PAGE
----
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Re: Machine-To-Machine

From: Anne Thomas Manes <anne@manes.net>
Date: Sun, 27 Jul 2003 10:47:48 -0400
Message-ID: <00fc01c3544e$5e005c10$6f01a8c0@TPX21>
To: <michael.mahan@nokia.com>, <RogerCutler@chevrontexaco.com>, <www-ws-arch@w3.org>

As a general description -- +1.

But I'm just wondering if this definition excludes Web services that support


----- Original Message -----
From: <michael.mahan@nokia.com>
To: <RogerCutler@chevrontexaco.com>; <www-ws-arch@w3.org>
Sent: Saturday, July 26, 2003 9:42 PM
Subject: RE: Machine-To-Machine

> I think the intention of machine-machine and app-app verbiage is to
> the absence of presentation data encoded into the message- things like
> <head> and <p> and <table><tr><td> .... hence the 'direct human' phrasing
> Tweaking Paul's definition, only changing the first line, I like the rest,
> for the reasons he described:
> <suggestion>
> A Web service is a distributed software system designed for the exchange
> of messages encoded with functional rather than presentation data. Web
> services use URIs for identifiers, and have interfaces described using XML
> (typically WSDL). Agents interact with the Web service in a manner
> prescribed by its description, using XML-based messages typically conveyed
> using HTTP, SOAP and other Web-related standards.
> </suggestion>
> -----Original Message-----
> From: ext Cutler, Roger (RogerCutler)
> Sent: July 26, 2003 05:45 PM
> To: Cutler, Roger (RogerCutler); www-ws-arch@w3.org
> Subject: RE: Machine-To-Machine
> One more thought.  I believe that if you think about it you will find that
the wordings that emphasize the absence of live human beings actually
exclude some rather important usage scenarios where the Web services are
being invoked from applications being used by people.  Since a number of the
member companies of the W3C are putting big bucks into devising and
marketing such implementations, this would seem to me to be ... unwise.
> -----Original Message-----
> From: Cutler, Roger (RogerCutler)
> Sent: Saturday, July 26, 2003 4:28 PM
> To: www-ws-arch@w3.org
> Subject: Machine-To-Machine
> I am in favor of using the phrase machine-to-machine, possibly with a
footnote or glossary entry explaining more fully what we mean and reassuring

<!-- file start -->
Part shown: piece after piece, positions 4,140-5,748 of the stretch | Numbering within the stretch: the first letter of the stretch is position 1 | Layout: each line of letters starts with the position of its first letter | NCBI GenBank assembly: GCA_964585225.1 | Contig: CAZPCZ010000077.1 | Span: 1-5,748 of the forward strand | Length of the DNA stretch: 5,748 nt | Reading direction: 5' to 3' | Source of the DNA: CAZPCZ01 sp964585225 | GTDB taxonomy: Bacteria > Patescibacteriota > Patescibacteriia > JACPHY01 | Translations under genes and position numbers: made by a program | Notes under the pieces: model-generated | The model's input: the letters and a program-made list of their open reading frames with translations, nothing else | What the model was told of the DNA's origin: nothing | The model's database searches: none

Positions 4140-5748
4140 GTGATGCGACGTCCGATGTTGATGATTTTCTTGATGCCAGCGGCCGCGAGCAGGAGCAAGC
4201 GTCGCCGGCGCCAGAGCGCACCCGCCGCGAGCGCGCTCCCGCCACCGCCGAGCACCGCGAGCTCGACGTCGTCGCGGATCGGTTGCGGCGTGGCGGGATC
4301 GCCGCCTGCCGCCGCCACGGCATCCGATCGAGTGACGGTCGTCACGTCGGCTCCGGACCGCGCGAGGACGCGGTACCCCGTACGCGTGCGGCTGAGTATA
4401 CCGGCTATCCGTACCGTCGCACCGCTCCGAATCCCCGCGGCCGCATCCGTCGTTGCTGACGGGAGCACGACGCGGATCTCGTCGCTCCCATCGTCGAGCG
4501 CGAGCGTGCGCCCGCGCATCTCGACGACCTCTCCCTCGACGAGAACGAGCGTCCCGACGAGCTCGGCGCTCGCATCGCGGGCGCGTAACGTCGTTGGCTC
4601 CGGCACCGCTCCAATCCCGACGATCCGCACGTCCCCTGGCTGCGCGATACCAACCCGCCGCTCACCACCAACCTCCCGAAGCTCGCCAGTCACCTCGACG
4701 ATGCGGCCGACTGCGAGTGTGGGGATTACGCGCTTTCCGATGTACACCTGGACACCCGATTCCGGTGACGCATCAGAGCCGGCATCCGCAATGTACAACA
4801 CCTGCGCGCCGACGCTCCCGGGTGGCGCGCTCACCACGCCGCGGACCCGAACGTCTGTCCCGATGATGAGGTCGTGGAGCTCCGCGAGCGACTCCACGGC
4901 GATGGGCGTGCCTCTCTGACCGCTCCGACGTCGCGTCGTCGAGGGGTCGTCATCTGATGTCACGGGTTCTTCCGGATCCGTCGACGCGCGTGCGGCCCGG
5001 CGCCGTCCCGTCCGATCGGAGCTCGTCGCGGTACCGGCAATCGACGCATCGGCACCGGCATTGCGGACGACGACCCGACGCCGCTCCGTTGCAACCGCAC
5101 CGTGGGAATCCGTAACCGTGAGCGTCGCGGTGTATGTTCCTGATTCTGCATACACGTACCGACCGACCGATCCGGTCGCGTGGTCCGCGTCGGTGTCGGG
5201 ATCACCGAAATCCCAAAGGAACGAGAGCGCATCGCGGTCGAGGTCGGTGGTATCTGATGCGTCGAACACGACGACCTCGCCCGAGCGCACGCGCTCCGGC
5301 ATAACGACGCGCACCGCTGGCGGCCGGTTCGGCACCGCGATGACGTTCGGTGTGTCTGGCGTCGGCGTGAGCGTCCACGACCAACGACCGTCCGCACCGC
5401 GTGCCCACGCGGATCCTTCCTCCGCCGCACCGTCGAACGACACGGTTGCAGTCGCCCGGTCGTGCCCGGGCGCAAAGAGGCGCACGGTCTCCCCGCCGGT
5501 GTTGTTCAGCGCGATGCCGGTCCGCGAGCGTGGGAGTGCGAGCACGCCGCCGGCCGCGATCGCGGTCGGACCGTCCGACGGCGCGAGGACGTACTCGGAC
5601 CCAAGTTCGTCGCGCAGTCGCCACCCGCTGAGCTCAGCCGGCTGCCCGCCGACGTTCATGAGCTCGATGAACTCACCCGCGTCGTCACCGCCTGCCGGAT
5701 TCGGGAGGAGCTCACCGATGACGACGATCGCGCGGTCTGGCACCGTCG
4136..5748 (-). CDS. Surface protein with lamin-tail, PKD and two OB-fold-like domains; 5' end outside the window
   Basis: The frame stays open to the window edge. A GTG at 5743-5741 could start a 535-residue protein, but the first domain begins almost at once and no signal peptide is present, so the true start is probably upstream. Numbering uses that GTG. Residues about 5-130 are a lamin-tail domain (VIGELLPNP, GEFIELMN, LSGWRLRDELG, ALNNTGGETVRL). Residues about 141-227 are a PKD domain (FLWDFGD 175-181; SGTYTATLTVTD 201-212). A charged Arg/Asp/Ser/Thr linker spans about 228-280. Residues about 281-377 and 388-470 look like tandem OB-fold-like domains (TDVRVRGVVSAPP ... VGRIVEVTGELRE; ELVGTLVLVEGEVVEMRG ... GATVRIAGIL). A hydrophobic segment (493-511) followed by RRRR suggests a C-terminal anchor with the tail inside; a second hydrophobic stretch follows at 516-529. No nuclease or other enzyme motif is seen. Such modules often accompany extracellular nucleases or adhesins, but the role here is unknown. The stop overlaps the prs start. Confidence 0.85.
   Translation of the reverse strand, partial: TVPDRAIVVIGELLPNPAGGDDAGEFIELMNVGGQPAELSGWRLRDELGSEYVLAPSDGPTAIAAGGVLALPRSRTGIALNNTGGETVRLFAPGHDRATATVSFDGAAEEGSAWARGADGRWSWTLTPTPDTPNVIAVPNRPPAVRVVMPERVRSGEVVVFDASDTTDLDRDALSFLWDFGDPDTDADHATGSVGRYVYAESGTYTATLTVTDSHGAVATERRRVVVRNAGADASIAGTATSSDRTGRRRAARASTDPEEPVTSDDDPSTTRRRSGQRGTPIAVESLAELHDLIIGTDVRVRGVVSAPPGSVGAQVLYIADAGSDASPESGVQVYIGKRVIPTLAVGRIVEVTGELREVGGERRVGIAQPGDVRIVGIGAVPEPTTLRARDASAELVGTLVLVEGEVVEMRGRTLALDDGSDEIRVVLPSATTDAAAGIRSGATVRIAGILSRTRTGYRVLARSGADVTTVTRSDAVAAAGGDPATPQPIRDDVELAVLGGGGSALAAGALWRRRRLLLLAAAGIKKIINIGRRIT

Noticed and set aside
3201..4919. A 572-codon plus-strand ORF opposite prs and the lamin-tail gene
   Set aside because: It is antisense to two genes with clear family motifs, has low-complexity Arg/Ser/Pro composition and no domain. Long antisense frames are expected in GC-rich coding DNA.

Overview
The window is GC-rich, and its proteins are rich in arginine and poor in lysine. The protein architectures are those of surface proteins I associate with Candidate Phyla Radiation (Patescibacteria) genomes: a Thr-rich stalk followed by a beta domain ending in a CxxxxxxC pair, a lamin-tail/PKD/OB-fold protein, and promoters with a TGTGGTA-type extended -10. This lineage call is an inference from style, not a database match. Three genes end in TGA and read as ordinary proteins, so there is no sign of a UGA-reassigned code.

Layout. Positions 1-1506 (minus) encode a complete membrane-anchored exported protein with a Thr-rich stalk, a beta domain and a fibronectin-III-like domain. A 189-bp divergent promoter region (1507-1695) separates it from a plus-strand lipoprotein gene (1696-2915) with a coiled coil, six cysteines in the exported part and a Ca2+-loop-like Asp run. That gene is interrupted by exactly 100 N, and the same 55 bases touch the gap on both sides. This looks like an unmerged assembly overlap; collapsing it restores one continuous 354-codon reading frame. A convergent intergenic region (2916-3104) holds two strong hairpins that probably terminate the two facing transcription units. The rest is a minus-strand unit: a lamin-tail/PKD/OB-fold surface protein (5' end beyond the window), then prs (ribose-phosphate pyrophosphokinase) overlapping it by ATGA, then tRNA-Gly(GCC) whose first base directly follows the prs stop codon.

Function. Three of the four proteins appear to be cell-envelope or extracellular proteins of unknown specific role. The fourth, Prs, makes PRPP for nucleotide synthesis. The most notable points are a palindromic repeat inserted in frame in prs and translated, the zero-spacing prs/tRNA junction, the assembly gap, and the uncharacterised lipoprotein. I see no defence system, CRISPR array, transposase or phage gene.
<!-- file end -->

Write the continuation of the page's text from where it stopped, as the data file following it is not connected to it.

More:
people that we do not intend to exclude implementations on one machine but
simply to point out the thrust of what Web services are intended for.  My
reasons are as follows:
> 1 - This was the phrase used by D Booth in his survey which formed the
basis of the recent discussion and move-forward on the subject.  That
phrasing found strong support and energy.  Nobody seemed to have trouble
understanding what it meant.  Why mess with success?
> 2 - The phrase, to my understanding, is commonly used to mean pretty much
exactly what we want to use it for.  Why mess with common usage?
> There are some reasonable alternatives that have been proposed.  I think
that they all have weaknesses.  Specifically:
> "Application-to-application":
> 1 - Somewhat embarrassingly, browsers and Web servers are applications.
> 2 - Some might think that this term unduly emphasizes the RPC style of Web
> "interactions between agents (as defined by ws-arch definition of agent),
where the agents are not directly controlled by humans":
> 1 - Wordy and not oriented toward common usage of terms.
> 2 - "Not directly controlled by humans" might be interpreted completely
differently than intended.  "Directly" might reasonably be interpreted as
"without intermediary".  I think that the word David might have been
reaching for might have been "synchronously", but that word has problems
with us at the moment.  We are currently deprecating its use.  At any rate,
I think that this kind of detailed verbiage belongs in an explanation of
what we mean by "machine-to-machine", not up front.
> "designed to support interactions that do not require human involvement at
> between agents over a network"
> 1 - Grammatically fuzzy (antecedants are unclear), but I suppose it can be
cleaned up.  Is it "interaction between agents" or "involvement between
agents"?  I actually don't know.  Hmmm, probably interaction.  How about,
"designed to support interactions between agents over a network that do not
require human involvement at runtime"?   Ugh, that's a syntactic mess too.
Does "require" refer to "network"?
> 2 - Why not just "machine-to-machine".  This seems to be an attempt to
explain in a lot of words what that means.  Flesh it out into several
sentences so that what modifies what is clear and this seems like another
good start at a glossary entry for machine-to-machine.  But fleshed out into
several sentences is probably too much for the context in which we are
talking about using it.
Received on Sunday, 27 July 2003 10:50:18 UTC

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